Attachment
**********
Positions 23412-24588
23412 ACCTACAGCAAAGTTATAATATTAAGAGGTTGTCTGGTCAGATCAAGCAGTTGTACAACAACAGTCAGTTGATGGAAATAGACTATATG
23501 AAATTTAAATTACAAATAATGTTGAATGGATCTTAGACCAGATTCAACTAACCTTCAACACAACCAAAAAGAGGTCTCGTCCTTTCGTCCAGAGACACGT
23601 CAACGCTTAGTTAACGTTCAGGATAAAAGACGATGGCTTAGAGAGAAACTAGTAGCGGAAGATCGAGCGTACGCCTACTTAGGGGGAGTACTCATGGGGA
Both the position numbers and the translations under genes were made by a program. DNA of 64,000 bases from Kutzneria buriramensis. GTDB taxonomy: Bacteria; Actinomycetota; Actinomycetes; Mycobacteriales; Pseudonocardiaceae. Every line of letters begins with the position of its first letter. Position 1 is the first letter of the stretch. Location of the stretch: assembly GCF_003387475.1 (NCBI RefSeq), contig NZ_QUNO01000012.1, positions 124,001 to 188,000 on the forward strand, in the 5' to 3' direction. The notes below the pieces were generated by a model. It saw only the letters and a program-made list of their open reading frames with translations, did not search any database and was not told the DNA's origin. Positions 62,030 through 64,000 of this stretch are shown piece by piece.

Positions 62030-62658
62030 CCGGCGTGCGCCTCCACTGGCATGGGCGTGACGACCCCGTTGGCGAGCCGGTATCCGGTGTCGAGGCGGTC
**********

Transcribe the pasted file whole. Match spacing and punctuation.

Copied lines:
Positions 23412-24588
23412 ACCTACAGCAAAGTTATAATATTAAGAGGTTGTCTGGTCAGATCAAGCAGTTGTACAACAACAGTCAGTTGATGGAAATAGACTATATG
23501 AAATTTAAATTACAAATAATGTTGAATGGATCTTAGACCAGATTCAACTAACCTTCAACACAACCAAAAAGAGGTCTCGTCCTTTCGTCCAGAGACACGT
23601 CAACGCTTAGTTAACGTTCAGGATAAAAGACGATGGCTTAGAGAGAAACTAGTAGCGGAAGATCGAGCGTACGCCTACTTAGGGGGAGTACTCATGGGGA
Both the position numbers and the translations under genes were made by a program. DNA of 64,000 bases from Kutzneria buriramensis. GTDB taxonomy: Bacteria; Actinomycetota; Actinomycetes; Mycobacteriales; Pseudonocardiaceae. Every line of letters begins with the position of its first letter. Position 1 is the first letter of the stretch. Location of the stretch: assembly GCF_003387475.1 (NCBI RefSeq), contig NZ_QUNO01000012.1, positions 124,001 to 188,000 on the forward strand, in the 5' to 3' direction. The notes below the pieces were generated by a model. It saw only the letters and a program-made list of their open reading frames with translations, did not search any database and was not told the DNA's origin. Positions 62,030 through 64,000 of this stretch are shown piece by piece.

Positions 62030-62658
62030 CCGGCGTGCGCCTCCACTGGCATGGGCGTGACGACCCCGTTGGCGAGCCGGTATCCGGTGTCGAGGCGGTC